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Partner organizations

The critical, and mathematical, role of tax credits and other sources in housing low-income Vermonters

Ever wonder why it's not easier to build affordable apartments?  A new interactive tool developed by the Urban Institute illustrates the mathematical necessity of tax credits, loans, tenant income/rent and grants in paying for the costs of affordable housing.  Check it out to see if you can make the math work!

Housing tax credits help renovate Lyndonville's Darling Inn


From L to R: Ted Brady (USDA), Jenny Nelson (Senator Sanders
office), Werner Heidemann (RuralEdge), Senator Leahy, Jen Hollar
(VHCB) and Sarah Carpenter (VHFA).  Photo by Elwin Prescott.

VHFA AND UNION BANK TURN TAX CREDITS INTO DOWN PAYMENT HELP FOR VERMONTERS

By purchasing $125,000 in Vermont Housing Tax Credits last Friday, Union Bank supplied the equity needed to help approximately 125 households buy their first homes in Vermont this coming year. These households will receive up to $5,000 to help cover their down payment and closing costs through a statewide program when they qualify for a Vermont Housing Finance Agency mortgage. 

 

Affordable housing tops concerns in UVM Medical Center community survey

Lack of affordable housing is the community challenge that survey respondents are most concerned about, according to the recently released 2016 Community Health Needs Assessment.  Among survey respondents, 58.3 percent rated lack of affordable housing as the top concern, followed by 52.5 percent for drug and alcohol abuse.  

Chittenden County leaders call for increased production of housing over next 5 years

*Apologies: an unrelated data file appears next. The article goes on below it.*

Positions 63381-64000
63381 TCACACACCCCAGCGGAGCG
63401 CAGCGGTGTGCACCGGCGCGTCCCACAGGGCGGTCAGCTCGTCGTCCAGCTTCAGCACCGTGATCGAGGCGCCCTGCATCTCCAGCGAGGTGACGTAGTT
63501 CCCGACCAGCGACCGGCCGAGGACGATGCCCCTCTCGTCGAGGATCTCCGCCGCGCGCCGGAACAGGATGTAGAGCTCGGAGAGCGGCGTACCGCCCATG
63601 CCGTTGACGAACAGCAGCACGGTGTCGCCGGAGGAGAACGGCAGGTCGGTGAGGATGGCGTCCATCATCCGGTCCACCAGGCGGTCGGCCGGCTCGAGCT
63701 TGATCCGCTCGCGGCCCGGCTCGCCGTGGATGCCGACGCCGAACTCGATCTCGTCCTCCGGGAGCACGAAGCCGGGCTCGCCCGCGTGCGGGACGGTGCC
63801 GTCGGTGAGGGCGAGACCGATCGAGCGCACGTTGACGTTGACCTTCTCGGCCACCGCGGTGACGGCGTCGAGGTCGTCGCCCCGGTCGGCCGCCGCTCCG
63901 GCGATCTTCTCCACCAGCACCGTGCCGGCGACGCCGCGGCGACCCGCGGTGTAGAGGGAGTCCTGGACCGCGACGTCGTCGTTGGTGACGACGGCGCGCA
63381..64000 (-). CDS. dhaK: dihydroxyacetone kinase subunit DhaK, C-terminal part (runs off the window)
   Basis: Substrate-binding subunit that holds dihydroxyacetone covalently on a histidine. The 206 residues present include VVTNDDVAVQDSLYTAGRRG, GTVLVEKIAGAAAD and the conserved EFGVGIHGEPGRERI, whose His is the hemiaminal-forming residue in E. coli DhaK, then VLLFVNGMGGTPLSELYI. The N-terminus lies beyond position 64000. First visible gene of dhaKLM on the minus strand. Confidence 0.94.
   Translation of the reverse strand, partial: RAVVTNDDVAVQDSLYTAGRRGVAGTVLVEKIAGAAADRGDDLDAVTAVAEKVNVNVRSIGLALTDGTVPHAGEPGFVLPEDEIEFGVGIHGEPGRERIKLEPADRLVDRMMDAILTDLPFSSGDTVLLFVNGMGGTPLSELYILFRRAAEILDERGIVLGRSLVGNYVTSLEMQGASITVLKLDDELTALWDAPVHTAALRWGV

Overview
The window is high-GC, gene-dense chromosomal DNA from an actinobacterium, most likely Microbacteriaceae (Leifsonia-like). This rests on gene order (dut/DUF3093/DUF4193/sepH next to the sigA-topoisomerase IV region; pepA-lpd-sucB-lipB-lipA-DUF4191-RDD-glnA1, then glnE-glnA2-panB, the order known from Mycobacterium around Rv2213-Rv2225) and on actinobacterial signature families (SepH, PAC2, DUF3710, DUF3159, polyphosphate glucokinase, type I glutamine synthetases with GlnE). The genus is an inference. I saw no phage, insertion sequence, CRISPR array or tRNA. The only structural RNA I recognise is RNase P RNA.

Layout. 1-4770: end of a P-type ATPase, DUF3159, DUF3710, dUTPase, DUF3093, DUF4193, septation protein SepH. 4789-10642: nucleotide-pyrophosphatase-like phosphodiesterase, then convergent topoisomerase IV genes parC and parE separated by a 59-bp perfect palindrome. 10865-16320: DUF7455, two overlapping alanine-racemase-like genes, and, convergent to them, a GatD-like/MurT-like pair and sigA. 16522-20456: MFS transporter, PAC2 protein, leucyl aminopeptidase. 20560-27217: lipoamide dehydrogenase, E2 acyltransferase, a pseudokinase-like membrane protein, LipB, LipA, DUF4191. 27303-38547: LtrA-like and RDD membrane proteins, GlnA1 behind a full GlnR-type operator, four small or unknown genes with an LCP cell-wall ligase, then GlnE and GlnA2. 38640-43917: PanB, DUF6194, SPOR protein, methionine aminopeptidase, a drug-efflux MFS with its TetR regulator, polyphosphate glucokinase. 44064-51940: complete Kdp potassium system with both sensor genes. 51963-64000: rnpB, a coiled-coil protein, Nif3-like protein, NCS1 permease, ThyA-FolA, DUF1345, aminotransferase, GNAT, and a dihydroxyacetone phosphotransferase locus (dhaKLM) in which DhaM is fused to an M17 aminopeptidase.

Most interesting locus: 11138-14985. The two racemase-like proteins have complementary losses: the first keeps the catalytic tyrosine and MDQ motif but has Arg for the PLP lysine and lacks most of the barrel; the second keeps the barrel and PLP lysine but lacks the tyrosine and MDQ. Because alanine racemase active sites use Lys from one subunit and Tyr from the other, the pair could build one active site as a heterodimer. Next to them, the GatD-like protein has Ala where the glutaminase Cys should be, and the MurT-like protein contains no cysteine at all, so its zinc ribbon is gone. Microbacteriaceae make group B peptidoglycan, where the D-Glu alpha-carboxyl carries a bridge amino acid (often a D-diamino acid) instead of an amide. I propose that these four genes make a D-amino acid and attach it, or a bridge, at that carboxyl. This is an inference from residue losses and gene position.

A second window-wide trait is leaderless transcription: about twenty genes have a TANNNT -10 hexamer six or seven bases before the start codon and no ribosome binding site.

Building Homes Together  was launched yesterday. It is a collaboration of organizations and communities seeking to remedy some of the most pressing challenges in Chittenden County’s housing market.

“The housing shortage in Chittenden County has been well noted with unhealthy vacancy rates and high rents,” added Charlie Baker, Executive Director of the Chittenden County Regional Planning Commission. “Employers can’t find workers, and workers themselves spend more time in commutes and with a higher percentage of their paychecks on housing costs.” 

High rents put Vermont’s housing wage far above average wage or minimum wage

A modest, two-bedroom apartment costs $1,099, according to the annual Out of Reach report from the National Low-Income Housing Coalition. In order to afford this level of rent and utilities — without paying more than 30% of income on housing — a household must earn an hourly “housing wage” of $21.13—far more than Vermont’s minimum wage of $9.60 or the average wage among the state’s renters ($11.79).

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Bipartisan Policy Center recommends new funding and approaches to meet housing needs of seniors

A recent report from the Bipartisan Policy Center describes the need for a comprehensive national approach to integrating health care and housing for seniors.

Metamorphosis begins for once-decaying mobile home park near Vergennes

After sitting vacant for six years, the Gevries mobile home park in Addison County has started redevelopment.  VHFA provided housing tax credits that will cover an estimated 60 percent of the project’s costs and ensure that the new 14-home community will be affordable for low-income renters of all ages. By installing VERMOD high-performance duplex homes, developers Cathedral Square Corporation and Addison County Community Trust anticipate that the neighborhood will achieve net-zero annual energy costs, another critical component of its long-term affordability. 

Ground breaking at Elm Place in Milton celebrated

Executive Director Sarah Carpenter joined partners from Cathedral Square and other agencies to launch construction of Elm Place, a 30-unit building for seniors in Milton. Elm Place will be Vermont’s first multi-family building certified to Passive House standards. Better windows and doors, added insulation and improved air sealing are expected to enable the building to use roughly 65 percent less energy. 

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